From 2013 to 2015, the Ministry of Education provided grants into promoting sports non-transparently
PRESS RELEASE on Audit No. 16/20 – May 29, 2017
The Supreme Audit Office (SAO) performed an audit at the Ministry of Education and focused on funds used to support the material and technical bases of sports from 2013 to 2015. The aim of the Programme was to make sports centres more available to the public and facilitate better technical equipment for national representatives and youth activities. Under the audited Programme, the Ministry provided more than CZK 2,200 million. Auditors concluded that the Ministry had proceeded non-transparently, created unequal conditions for applicants when providing the support, and without a proper supervision.
One of the main parameters, which became an evaluation criteria during the selection process, was the rate of co-financing the projects. With some projects, the Ministry requested as much as 30 % of co-financing. At the same time, the Ministry approved exceptions to the requested rate of co-financing, and some beneficiaries even obtained 100 % of subsidised remuneration.
With individual assessment criteria, the Ministry of Education failed to set any scoring tables, and as a result it was not clear how the applications would be assessed. The Ministry succeeded to create some scoring tables as late as in 2016.
During the audited period, the Ministry of Education granted support to some 300 applicants in total. One beneficiary was provided CZK 249 million, which makes more than 10 % of the total sum allocated to the Programme.
An expert commission was established to assess the applications. However, the experts only discussed projects that had been pre-selected for the support, and approved these projects with some minor adjustments. The commission did not assess applications on the basis of the pre-set criteria. The Ministry did not prove who had prepared the drafted projects or how the drafts had been created.
The Ministry also established that in case of emergency (which was not further detailed), the previously set conditions for provision of support would not have to be abided by. Thus, some amounts were granted after semi-official approval procedures without clear rules in 2013 and 2014.
In 2013 and 2014, the Ministry of Education also included new projects into the Programme, but the reasons for their additional including were unclear. Among the additionally included projects were those with applications submitted by the deadline as well as after the deadline. During changing proceedings, the Ministry sometimes cancelled already approved projects, adjusted the amounts of support, and gave exemptions from the rules.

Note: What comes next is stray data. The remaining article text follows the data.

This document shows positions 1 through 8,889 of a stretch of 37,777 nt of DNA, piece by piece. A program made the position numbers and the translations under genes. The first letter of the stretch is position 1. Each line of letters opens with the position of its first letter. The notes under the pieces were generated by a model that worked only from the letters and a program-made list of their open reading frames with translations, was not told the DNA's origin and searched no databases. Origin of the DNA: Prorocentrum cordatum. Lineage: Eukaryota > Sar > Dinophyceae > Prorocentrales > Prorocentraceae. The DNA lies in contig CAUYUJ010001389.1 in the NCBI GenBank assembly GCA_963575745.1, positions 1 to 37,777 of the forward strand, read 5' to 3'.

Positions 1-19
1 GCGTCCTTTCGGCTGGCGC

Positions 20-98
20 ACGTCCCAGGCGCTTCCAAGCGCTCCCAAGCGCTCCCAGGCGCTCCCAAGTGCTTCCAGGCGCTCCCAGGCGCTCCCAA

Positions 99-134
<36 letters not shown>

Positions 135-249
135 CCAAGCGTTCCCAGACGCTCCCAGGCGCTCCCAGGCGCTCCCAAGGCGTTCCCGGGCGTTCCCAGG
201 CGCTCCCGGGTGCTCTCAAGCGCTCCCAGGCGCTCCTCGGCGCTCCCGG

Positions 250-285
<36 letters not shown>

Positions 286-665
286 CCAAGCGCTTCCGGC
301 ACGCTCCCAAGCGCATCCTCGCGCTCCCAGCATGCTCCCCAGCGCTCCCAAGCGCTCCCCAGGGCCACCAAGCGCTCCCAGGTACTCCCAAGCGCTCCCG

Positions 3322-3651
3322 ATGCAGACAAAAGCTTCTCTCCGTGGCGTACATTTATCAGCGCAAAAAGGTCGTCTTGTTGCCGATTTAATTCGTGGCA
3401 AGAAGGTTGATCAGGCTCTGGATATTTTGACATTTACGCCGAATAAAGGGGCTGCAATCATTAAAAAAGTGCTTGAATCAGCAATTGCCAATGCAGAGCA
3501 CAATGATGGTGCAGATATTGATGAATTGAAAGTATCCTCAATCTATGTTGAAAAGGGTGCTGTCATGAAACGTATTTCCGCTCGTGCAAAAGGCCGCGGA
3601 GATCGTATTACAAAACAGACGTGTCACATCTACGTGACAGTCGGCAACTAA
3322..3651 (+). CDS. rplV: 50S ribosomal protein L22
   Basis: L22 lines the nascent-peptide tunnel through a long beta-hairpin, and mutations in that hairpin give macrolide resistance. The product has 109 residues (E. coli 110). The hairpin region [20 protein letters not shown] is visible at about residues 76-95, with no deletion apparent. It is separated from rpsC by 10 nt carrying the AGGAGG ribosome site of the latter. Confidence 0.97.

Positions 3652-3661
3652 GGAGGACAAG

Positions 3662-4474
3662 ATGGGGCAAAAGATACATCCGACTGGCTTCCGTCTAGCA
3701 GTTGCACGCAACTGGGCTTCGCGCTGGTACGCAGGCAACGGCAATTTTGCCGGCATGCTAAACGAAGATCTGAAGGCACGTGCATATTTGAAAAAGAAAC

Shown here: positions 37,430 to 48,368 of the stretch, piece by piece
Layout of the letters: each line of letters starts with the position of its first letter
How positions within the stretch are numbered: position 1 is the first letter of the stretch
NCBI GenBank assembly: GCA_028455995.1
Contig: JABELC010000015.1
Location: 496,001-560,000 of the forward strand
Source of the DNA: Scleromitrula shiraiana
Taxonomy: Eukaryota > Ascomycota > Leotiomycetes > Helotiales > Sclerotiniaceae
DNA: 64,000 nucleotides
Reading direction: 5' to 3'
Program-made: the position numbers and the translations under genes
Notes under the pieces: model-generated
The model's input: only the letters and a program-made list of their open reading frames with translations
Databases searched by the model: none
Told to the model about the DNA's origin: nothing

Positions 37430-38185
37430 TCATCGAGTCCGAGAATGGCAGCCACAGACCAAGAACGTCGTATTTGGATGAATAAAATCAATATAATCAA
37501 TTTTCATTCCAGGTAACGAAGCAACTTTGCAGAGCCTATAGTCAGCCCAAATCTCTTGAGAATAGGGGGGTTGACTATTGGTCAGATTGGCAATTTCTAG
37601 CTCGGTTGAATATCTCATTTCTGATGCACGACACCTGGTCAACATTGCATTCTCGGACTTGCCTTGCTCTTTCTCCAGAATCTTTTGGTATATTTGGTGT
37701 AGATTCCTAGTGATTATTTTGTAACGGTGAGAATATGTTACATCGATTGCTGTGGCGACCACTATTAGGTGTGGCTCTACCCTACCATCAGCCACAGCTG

Auditors selected and scrutinized 35 projects implemented by 19 beneficiaries and concluded that the Ministry of Education had provided grants to applicants who had failed to meet the requirements. For example, the Ministry should have disqualified incomplete applications or applications submitted after the deadline. Grants were also provided for projects, which did not correspond to the Programme’s objectives. As a result, support was provided for purchases of PCs, copy machines, a car used by an umbrella organisation, and air-conditioning at the headquarters of an organisation, which was not a sports facility.
Auditors also criticized that the Ministry of Education poorly supervised the utilization of the provided funds. From 2013 to 2015, the Ministry only checked CZK 2.4 million of the granted amounts at one beneficiary. Moreover, the two checked projects were already implemented in 2011 and 2012.
Auditors also found errors at beneficiaries. For example, some beneficiaries made errors when selecting the suppliers, reimbursed works that had not been finished, or failed to meet the minimum rate of co-financing. In case of six beneficiaries, the auditors notified the competent authorities of suspected violations of the budgetary discipline.
Supreme Audit Office